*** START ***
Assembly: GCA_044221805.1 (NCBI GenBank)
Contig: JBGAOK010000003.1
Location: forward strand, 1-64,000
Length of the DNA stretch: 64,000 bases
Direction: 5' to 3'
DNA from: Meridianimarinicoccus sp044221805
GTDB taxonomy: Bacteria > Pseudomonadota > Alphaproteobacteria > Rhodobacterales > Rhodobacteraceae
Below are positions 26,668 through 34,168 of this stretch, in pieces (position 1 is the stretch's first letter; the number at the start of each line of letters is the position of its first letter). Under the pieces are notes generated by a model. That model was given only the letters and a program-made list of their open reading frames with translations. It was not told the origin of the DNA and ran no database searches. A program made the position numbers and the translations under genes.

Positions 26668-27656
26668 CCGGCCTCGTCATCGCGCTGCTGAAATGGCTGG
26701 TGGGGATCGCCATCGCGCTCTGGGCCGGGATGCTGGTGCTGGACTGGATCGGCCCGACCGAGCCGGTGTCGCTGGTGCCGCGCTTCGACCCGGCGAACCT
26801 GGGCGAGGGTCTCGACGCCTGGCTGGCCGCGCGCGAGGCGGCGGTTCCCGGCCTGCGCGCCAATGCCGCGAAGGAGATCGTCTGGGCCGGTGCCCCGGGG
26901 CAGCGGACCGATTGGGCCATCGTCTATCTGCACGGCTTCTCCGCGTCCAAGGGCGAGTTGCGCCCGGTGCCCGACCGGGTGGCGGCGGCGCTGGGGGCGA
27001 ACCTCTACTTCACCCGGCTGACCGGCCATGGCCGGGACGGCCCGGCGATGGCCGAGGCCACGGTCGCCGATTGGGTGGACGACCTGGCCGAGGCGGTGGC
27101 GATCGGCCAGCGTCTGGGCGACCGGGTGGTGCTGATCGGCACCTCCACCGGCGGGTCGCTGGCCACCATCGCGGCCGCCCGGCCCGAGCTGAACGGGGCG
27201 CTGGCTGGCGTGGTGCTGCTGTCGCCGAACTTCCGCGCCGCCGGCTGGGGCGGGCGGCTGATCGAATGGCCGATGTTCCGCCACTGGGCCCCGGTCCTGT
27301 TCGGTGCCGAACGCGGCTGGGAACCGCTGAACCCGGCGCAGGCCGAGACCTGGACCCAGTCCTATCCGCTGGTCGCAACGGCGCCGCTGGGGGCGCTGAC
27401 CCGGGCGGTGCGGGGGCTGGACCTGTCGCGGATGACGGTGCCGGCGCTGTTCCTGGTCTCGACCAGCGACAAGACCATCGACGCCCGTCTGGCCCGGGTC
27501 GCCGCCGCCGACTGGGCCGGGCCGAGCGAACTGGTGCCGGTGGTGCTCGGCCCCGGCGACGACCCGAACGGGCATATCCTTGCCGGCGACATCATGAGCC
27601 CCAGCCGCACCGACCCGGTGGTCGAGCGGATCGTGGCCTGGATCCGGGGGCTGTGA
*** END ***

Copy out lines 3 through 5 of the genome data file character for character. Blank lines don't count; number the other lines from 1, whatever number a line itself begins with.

Location: forward strand, 1-64,000
Length of the DNA stretch: 64,000 bases
Direction: 5' to 3'